Monday, June 28, 2010

A Blog Entry About Blogging About the Arts

So as many of my readers will now, I spent the last few days at the Americans for the Arts convention in Baltimore (along with many of you!). I spoke at a session on arts blogging, along with Graham Dunstan who oversees the Americans for the Arts ArtsBlog, Barry Hessenius of Barry's Blog, and Chad Bauman of Arts-Marketing. The session was also attended by such widely-read arts bloggers as Andrew Taylor and Ian David Moss. [That's Graham, Chad, me and Barry in the photo - "the arts bloggers posse". I added the photo to this entry after I first posted it, when I discovered this photo on the Americans for the Arts Flicker site.]

I also attended a session on utilizing new social media (like Twitter, blogs and Facebook) that featured Brian Reich, whose company is little m media. His mother, an Americans for the Arts board member who I am friendly with calls him "the next Dan Pink."  Now while this may be to some extent parental bias, I wouldn't rule it out. Brian is a great presenter and writer with really insightful and refreshing perspectives on social media. I think the arts community ignores his advice at its peril.He is blunt and irreverent and not afraid to puncture our illusions - I think we need that. I can't begin to capture Brian in this entry - read his book, hear him speak if you get the chance, follow him.

So, needless to say, the whole issue of blogging is very much on my mind - Why did I started this blog, and why do I do it? How do I choose what to write about? How often do I wrote?  Is it too infrequent - quality versus quantity?  How to get people to actually read it, and when I do, how to know that they are - or even WHO they are?

This blog is really a hybrid - I write about stuff my Office is doing as way of shamelessly using the blog as a communications tool to share our work, locally and nationally. I also use it as a tool to sometimes share information on interesting work some of our local Philadelphia arts groups are doing - again, both to spread the work locally, as well as to let readers not in Philadelphia know about projects I think are notable. BUT, I also use the blog as a  way to write about arts/creative economy issues that are bouncing around my head and need to be let out or they will drive me crazy, or to share interesting arts/creativity studies or stories from around the country or around the world. I try to balance the personal and professional.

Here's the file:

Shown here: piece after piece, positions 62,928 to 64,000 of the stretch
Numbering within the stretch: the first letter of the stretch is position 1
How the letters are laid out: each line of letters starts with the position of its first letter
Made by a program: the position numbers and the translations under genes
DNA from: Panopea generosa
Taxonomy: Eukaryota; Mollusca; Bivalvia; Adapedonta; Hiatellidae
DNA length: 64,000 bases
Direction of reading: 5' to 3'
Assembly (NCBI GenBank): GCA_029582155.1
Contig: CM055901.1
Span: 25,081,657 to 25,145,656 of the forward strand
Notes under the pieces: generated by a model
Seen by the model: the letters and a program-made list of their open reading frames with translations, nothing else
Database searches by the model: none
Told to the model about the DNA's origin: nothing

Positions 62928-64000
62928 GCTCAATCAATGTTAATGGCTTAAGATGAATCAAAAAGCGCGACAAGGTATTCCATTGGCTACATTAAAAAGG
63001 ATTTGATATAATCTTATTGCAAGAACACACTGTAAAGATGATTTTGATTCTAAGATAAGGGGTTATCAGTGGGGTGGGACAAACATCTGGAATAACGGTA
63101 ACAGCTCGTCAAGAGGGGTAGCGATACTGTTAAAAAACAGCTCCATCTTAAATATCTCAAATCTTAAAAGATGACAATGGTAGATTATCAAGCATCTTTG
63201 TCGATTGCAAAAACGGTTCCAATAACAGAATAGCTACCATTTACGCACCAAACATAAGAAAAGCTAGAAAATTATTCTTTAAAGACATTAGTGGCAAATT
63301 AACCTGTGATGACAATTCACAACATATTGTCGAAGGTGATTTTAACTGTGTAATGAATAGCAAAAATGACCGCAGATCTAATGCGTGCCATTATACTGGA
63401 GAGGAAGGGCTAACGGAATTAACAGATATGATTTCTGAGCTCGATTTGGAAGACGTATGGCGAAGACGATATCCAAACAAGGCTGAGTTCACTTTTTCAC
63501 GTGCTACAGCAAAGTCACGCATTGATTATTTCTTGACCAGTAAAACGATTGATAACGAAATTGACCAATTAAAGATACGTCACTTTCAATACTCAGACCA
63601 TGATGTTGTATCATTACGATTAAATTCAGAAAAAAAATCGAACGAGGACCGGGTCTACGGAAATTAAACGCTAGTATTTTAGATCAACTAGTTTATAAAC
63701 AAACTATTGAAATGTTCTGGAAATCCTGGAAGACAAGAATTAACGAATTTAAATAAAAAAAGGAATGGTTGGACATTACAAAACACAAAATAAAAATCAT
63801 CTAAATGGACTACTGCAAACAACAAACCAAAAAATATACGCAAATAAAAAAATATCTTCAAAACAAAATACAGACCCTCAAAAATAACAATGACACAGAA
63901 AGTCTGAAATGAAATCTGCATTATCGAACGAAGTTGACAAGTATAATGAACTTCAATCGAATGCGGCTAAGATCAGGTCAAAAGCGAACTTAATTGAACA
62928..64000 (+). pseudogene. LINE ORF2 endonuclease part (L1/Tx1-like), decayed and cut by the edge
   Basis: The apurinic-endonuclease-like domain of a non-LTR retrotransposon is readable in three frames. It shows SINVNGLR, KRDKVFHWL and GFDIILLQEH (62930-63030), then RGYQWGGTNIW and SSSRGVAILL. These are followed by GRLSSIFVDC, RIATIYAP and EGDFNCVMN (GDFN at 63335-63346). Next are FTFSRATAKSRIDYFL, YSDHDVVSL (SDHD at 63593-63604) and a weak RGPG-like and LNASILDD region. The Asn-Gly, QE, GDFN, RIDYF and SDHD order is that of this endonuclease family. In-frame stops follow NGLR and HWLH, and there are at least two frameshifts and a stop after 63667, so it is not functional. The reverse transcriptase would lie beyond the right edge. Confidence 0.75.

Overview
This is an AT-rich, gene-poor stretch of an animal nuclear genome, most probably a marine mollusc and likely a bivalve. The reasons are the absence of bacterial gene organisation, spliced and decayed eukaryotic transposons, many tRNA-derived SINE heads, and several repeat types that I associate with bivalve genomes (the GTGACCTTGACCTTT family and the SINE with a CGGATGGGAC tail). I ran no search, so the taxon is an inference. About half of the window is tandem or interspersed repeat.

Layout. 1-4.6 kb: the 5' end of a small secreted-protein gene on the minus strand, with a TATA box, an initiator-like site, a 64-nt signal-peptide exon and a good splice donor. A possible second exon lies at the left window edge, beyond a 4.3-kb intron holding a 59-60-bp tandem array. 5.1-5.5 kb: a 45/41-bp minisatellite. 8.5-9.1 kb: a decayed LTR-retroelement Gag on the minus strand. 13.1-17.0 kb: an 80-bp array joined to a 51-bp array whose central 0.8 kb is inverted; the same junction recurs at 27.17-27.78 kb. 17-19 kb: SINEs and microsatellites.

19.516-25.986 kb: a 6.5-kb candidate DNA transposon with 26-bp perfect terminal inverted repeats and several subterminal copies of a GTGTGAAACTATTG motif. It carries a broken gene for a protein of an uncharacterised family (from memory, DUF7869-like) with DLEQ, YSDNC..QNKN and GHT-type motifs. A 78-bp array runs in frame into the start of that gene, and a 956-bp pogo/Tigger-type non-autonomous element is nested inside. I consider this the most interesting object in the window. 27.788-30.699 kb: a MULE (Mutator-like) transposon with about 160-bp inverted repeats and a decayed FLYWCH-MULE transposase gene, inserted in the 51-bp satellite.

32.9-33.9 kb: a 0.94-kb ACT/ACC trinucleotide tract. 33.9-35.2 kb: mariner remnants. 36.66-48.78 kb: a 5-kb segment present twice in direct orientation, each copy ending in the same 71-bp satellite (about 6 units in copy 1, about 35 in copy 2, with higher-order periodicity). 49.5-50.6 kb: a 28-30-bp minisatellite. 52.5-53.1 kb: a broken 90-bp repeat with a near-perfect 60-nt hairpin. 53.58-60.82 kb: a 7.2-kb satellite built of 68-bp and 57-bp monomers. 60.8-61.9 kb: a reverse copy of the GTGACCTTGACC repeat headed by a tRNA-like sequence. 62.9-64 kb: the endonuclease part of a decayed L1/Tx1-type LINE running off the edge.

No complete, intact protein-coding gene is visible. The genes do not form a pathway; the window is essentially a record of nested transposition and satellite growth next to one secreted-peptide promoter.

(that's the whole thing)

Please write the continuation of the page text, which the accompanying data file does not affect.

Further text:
One issue talked about in the blogging session was the issue of frequency - the importance of blogging when something is really important to you, rather than forcing yourself to stick to a schedule of, for example. two entries a week. Seemed to be no consensus on this. Quality definitely more important than quantity, yet Barry sees a value in people knowing that, say, every Monday morning they will get a blog entry. Some talked about seeing a marked increase in readership when their blog entries went over a certain threshold, say two entries a week.

Another issue was how people read blogs now, and the challenge of building readership and attention. It seems that commenting on blogs is really waning, so blogs are much less the interactive forum some thought they might be. Also, with the proliferation of blogs out there, most people don't regularly go directly to the blog sites to read them. People are subscribing to get the blog entries via email, people are subscribing for RSS feeds, and people are getting the blog updates via Facebook and Twitter. Essentially because of information overload the blog entries need to be "pushed" in front of people.